WHO Declares Monkeypox a Global Health Emergency after 5 Deaths

The World Health Organization (WHO) on Saturday declared the monkeypox outbreak a global health emergency, despite the fact that only five people worldwide have died from the viral disease.

The decision was made by WHO Director-General Tedros Adhanom Ghebreyesus, who announced the declaration Saturday, after a committee of experts was unable to form a consensus on whether or not to label the outbreak with the WHO’s highest level of alert.

“I have decided that the global monkeypox outbreak represents a public health emergency of international concern,” Gheybreyesus said during a press conference in Geneva.

Designating a situation a public health emergency of international concern (PHEIC), while the most urgent action the WHO can take, is largely a move intended to raise public awareness. The high alert level can help raise funding for outbreak prevention, and also gives the WHO the ability to make formal recommendations.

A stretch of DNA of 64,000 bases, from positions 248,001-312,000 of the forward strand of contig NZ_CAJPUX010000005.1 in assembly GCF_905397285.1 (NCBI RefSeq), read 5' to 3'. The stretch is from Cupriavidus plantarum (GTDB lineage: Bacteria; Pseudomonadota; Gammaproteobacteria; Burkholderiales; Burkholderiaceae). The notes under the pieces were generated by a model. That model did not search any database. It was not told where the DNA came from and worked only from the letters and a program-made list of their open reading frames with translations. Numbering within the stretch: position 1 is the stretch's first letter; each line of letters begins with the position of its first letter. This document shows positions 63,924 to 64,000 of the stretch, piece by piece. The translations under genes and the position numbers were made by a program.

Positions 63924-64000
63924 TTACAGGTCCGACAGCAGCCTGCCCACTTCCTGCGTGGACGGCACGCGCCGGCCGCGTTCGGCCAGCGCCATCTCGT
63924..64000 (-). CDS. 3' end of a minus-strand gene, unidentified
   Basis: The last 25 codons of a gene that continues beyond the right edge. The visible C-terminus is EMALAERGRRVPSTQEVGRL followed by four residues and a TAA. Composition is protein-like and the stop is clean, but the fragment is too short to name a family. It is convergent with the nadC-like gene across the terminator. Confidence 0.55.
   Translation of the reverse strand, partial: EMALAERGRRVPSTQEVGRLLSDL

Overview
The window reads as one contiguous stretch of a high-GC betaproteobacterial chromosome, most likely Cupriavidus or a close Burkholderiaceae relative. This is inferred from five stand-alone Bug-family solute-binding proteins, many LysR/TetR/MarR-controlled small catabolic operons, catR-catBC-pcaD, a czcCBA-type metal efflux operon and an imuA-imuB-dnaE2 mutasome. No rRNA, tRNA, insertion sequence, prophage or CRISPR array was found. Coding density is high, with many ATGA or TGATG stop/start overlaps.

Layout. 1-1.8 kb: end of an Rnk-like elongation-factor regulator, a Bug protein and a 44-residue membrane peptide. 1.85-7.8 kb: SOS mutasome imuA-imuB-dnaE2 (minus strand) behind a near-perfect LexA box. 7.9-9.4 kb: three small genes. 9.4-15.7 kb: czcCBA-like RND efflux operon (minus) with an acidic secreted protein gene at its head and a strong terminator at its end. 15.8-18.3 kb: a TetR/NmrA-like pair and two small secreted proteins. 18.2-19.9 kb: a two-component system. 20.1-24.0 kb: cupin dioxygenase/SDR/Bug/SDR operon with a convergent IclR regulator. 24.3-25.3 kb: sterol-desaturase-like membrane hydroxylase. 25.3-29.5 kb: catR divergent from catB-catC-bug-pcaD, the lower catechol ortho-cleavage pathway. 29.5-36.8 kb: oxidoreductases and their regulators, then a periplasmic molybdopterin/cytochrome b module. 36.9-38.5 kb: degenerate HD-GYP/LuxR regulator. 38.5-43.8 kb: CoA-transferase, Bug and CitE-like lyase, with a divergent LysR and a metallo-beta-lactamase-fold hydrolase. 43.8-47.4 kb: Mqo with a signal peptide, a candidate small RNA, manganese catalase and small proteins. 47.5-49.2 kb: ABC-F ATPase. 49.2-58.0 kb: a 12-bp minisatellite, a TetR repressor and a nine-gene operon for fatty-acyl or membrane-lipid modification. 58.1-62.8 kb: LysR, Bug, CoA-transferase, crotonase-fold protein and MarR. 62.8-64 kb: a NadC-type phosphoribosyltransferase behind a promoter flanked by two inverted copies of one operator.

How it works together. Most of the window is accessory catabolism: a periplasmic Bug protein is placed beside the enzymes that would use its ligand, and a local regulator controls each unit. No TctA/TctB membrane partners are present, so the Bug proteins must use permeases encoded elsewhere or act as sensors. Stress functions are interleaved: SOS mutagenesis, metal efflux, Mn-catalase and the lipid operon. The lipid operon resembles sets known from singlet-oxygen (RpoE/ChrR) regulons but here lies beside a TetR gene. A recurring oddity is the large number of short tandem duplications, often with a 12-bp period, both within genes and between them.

Ghebreyesus’ decision to declare the monkeypox outbreak a PHEIC comes amid a rising, but relatively low, number of cases worldwide. In total, 16,000 people in 75 countries have contracted the viral disease, and five have died from it.

In his remarks, Ghebreyesus acknowledged the low risk the disease currently poses to the average individual.

“Although I’m declaring a public health emergency of international concern, for the moment, this is an outbreak that’s concentrated among men who have sex with men, especially those with multiple sexual partners,” the director-general said. “That means that this is an outbreak that can be stopped with the right strategies in the right groups.”

“Stigma and discrimination can be as dangerous as any virus,” he added.

The WHO’s announcement marks the seventh time the organization has declared a PHEIC since 2007. The previous declarations include the swine flu pandemic in 2009, the Ebola outbreak from 2013 to 2015, the second Ebola outbreak from 2018 to 2020, the Zika outbreak in 2016, the spread of poliovirus that began in 2014, and the ongoing COVID-19 pandemic.

In a statement, the White House said the announcement was a “call to action for the world community to stop the spread of this virus,” and called for a “coordinated, international response.”